|Butch Cassidy and the Sundance Kid (1969)
Starring: Paul Newman, Robert Redford, Katharine Ross
Director: George Roy Hill
By the end of the 1960s, the Western was practically dead. Sam Peckinpah’s “The Wild Bunch” (widely considered to be one of the last great films in the genre) had just premiered, and John Wayne, who spent a career playing hard-edged cowboys, was but a few film roles away from retiring his six shooters. And if the Western was on the brink of total collapse, then George Roy Hill’s “Butch Cassidy & The Sundance Kid” was the one that delivered the final blow. A curious statement to make, really, but the film is so untraditionally Western that, while it does take place in the Wild West, seems to turn the genre up on its head with every chance it gets.
The movie is actually divided into two parts. The first half of the film takes place in the West, with Butch Cassidy (Paul Newman) leading his Hole-in-the-Wall gang across the country as they rob banks and blow open train safes, but when the Pacific railroad company hires a “superposse” (supposedly the Pinkertons) to track down and kill the gang of bandits, Butch and his longtime friend Sundance (Robert Redford) hightail it to Bolivia to start anew. This is where the second half of the story picks up, and though the gun-slinging duo try and stick to the straight-and-narrow, they’re inevitably lured back into the high stakes world of robbing banks where, this time, they might not get out alive.
Because the film is divided into two separate stories – bridged by a musical pictographic montage – it’s difficult to analyze it as one entity, and where the first half succeeds with a healthy mix of action and comedy, the second half fails miserably. This is, of course, until the final shootout between Butch, Sundance and the Bolivian army, and though the scenes in South America are drastically slower-paced, it’s hard to presume that an on-screen duo better than Newman and Redford exists. The story is definitely lacking in some areas, but the chemistry between the two actors never falters. One could even go out on a limb by saying that “Butch Cassidy & The Sundance Kid” set the benchmark for buddy action-comedies to come, but there would never be another film that comes even close to exuding the same kind of charm Newman and Redford deliver in their roles.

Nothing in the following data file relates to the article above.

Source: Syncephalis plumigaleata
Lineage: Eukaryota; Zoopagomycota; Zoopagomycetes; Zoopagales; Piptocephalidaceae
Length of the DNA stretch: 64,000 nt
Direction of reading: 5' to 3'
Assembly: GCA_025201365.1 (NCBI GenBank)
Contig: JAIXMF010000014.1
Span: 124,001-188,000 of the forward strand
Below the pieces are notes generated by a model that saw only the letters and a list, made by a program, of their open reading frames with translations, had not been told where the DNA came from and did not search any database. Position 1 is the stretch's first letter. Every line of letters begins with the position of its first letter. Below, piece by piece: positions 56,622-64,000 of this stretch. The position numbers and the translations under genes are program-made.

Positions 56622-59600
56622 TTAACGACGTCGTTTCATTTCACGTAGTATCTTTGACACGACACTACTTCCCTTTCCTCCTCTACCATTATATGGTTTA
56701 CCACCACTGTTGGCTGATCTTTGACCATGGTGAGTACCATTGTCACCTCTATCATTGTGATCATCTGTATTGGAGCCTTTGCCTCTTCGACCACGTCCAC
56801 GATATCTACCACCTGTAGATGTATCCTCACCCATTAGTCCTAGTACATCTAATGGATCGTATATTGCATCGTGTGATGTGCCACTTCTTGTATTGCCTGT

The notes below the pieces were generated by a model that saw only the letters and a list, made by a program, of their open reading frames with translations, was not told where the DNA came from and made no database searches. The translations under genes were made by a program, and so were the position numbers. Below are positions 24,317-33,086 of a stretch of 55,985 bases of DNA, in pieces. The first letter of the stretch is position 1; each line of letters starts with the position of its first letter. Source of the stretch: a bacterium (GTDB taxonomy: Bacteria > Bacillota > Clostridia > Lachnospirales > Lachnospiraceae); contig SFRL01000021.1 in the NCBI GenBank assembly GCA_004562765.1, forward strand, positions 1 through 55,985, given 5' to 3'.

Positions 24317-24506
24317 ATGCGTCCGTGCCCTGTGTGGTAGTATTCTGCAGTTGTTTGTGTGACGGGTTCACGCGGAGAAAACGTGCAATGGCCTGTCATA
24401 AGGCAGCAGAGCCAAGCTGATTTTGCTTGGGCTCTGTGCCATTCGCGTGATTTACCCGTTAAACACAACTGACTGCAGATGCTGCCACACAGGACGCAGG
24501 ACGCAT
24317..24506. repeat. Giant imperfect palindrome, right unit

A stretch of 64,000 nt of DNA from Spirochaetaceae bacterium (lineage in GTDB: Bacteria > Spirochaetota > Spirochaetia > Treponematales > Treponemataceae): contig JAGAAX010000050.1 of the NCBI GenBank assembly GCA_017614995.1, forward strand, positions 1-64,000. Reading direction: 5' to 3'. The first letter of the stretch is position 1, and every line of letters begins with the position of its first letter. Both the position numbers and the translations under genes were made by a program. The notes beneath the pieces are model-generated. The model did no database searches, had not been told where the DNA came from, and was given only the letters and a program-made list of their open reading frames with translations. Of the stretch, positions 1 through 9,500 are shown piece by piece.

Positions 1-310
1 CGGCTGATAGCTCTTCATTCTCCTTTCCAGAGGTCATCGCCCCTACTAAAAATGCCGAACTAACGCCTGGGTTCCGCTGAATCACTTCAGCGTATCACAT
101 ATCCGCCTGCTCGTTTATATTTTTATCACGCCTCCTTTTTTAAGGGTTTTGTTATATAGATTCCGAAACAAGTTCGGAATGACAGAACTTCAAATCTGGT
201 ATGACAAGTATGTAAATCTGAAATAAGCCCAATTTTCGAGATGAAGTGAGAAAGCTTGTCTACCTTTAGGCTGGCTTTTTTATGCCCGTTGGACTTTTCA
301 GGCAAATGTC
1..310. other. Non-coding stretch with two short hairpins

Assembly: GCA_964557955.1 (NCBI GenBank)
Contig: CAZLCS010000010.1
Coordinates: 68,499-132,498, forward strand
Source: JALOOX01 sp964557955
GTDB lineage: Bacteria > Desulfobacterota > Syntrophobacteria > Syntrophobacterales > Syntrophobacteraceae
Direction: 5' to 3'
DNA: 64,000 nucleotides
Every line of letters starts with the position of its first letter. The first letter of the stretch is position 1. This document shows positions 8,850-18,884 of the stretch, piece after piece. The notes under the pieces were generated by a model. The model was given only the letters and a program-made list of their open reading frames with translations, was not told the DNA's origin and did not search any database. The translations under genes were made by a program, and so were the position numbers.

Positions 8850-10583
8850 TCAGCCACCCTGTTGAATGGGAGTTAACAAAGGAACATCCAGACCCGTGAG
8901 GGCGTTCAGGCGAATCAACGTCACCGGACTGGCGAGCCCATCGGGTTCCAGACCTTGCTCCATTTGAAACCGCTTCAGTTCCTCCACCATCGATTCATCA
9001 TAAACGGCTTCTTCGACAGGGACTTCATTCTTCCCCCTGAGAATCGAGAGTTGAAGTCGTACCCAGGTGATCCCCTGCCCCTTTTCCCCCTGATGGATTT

Perhaps most unusual about the film, however, is the pop-induced soundtrack by Burt Bacharach. Those wondering where the producers of “A Knight’s Tale” got the idea to score modern music in a period piece needn’t look any further. Featuring songs like “Raindrops Keep Fallin’ on My Head” (which, coincidentally, won the Academy Award for Best Song), the selection of music is so incredibly absurd that, somehow, it works. The rest of the movie follows suit with this theme of nonconformity, and while memorable scenes like the classic shootout (see “Way of the Gun”) continue to be imitated in contemporary cinema, there’s nothing quite like seeing it for the first time.
For once, Fox’s shady double-dip marketing strategy has finally paid off. Not only does the film actually deserve a worthy special edition, but it’s also the ultimate collector’s item that it claims to be. Bringing over all of the same bonus material from the original DVD release (including an audio commentary with director George Roy Hill and a 45-minute making-of documentary), the new two-disc set also features a second commentary track with screenwriter William Goldman, a deleted scene and brand new interviews with Paul Newman, Robert Redford, Katharine Ross and Burt Bacharach.
The second disc of the set features most of the new extras, including the historical featurette “The Wild Bunch: The True Tale of Butch and Sundance” and the excellent 35-minute documentary “All of What Follows Is True: The Making of Butch Cassidy & the Sundance Kid.” Also included on the disc is the aged television featurette “History Through the Lens: Outlaws Out of Time” and old cast/crew interviews from 1994, but they just repeat a lot of the same material from the new extras.